Changes in insulin sensitivity following HIIT

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Chapter 4. Results
Participant Characteristics

There were 29 participants (10 male and 19 female) recruited for this study. Ten participants were randomised to the CMIET and control groups and nine randomised to the HIIT group. Nine individuals withdrew from the study before completion due to either a change in work or study commitments (5 participants), prolonged illness of a family member (2 participants), personal reasons (1 participant) and injury obtained outside of the study (1 participant). Mean values and standard deviations for participant characteristics before (pre) and after (post) the 12 week intervention are detailed in Table 4-1. All subjects satisfied the inclusion criteria for this study. Two participants in the HIIT group were on anti-hypertensive medications (beta-blocker, ACE inhibitor and a calcium channel blocker) and one of these participants was also taking a lipid modifying medication (Simvastatin). Both participants had been taking these medications without a change in dosage for more than six months, and their prescription did not change during the study period.

Exercise Training

Exercise training data was collected every session over the 12 week period, for each participant and mean and standard deviation values are summarised in Table 4-2. The exercise intervention groups were designed so both groups had similar exercise caloric expenditure, frequency, type and duration; the only major difference between the groups, was the single weekly interval training session in the HIIT group. Table 4-2 shows that despite the HIIT group performing a single weekly interval training bout, relative energy expenditure for each exercise session was similar between the HIIT and CMIET groups. Similarly, both the HIIT and CMIET groups had similar treadmill and cycle exercise intensities for their respective CMIET sessions. Adherence was high in both exercise groups for those participants whom completed the entire 12 week intervention. The highest adherence was for the HIIT sessions. Adherence was similar for the CMIET group and the HIIT group’s CMIET sessions.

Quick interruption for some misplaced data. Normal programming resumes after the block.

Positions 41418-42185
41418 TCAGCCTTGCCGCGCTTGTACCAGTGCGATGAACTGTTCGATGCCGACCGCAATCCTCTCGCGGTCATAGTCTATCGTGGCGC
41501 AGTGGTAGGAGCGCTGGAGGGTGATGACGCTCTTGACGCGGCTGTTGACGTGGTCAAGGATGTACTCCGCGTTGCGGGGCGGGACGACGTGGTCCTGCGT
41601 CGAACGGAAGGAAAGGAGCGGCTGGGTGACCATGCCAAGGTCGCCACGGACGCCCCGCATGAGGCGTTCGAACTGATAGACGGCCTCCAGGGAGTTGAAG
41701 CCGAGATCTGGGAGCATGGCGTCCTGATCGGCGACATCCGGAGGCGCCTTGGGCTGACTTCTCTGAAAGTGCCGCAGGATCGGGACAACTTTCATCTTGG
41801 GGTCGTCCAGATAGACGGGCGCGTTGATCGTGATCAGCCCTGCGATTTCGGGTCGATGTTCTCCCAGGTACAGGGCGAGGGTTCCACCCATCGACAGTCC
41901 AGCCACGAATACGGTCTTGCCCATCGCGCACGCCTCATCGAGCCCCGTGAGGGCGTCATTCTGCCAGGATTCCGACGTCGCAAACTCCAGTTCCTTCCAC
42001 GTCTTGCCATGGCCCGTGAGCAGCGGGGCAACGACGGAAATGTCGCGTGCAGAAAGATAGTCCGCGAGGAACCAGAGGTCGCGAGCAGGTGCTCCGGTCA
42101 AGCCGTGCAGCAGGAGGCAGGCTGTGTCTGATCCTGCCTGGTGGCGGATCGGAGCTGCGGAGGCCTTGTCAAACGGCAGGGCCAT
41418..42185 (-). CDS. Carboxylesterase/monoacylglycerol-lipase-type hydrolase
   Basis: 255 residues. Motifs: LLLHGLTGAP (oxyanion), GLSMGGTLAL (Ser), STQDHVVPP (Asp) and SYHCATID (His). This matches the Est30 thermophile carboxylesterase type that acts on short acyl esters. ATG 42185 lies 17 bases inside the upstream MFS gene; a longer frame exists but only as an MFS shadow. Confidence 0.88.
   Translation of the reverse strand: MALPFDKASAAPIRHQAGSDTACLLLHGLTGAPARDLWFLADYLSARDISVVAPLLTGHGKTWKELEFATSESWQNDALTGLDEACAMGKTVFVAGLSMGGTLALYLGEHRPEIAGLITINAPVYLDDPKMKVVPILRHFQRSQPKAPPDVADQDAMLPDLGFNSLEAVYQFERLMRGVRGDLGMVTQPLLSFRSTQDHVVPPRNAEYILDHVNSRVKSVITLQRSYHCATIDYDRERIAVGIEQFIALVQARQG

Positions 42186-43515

Maximal Oxygen Consumption

All participants completed the VO2max test until voluntary exhaustion pre and post intervention, with all participants satisfying at least two criteria outlined in section 3.5.5, for a true maximum. Figure 4-1 and Figure 4-2 highlight the changes in relative and absolute VO2max following the 12 week intervention. Table 4-1 shows absolute VO2max increased by 11.1% and 3.7% in the HIIT and CMIET groups and decreased by 4.2% in the control group. When adjusting VO2max for any changes in body mass during the 12 week intervention, the magnitude of the changes were still similar (Table 4-1). Relative VO2max increased 10.1% in the HIIT group and 3.9% in the CMIET group, but decreased by 5.7% in the sedentary control group. In order to make inferences about the effect of the interventions, the uncertainty in the effect, as expressed by 90% confidence intervals were calculated and the likelihood that the true value of the effect presents substantial change was determined; these are detailed in Table 4-3, Table 4-4 and Table 4-5. When comparing pre and post relative VO2max in the HIIT group, relative to the control group, there was a mean difference of 4.9 mL·kg-1·min-1 and it was deemed to be ‘likely beneficial’ (Table 4-4). When comparing pre and post relative VO2max in the CMIET group, relative to the control group, there was a mean difference of 3.0 mL·kg-1·min-1 and CMIET was deemed ‘possibly beneficial’ (Table 4-5). The primary research aim of the study was to assess changes in VO2max following 12 weeks of CMIET combined with HIIT, compared to CMIET only. When comparing pre and post relative VO2max values in the HIIT group, relative to the CMIET group, there was a mean difference of 1.9 mL·kg-1·min-1 and it remains ‘unclear’ whether one group was more beneficial compared to the other (Table 4-3). Similarly, when comparing the change in absolute VO2max from pre to post between the same groups, it was still statistically ‘unclear’ whether or not one exercise training group elicited superior changes relative to its counterpart (Table 4-3).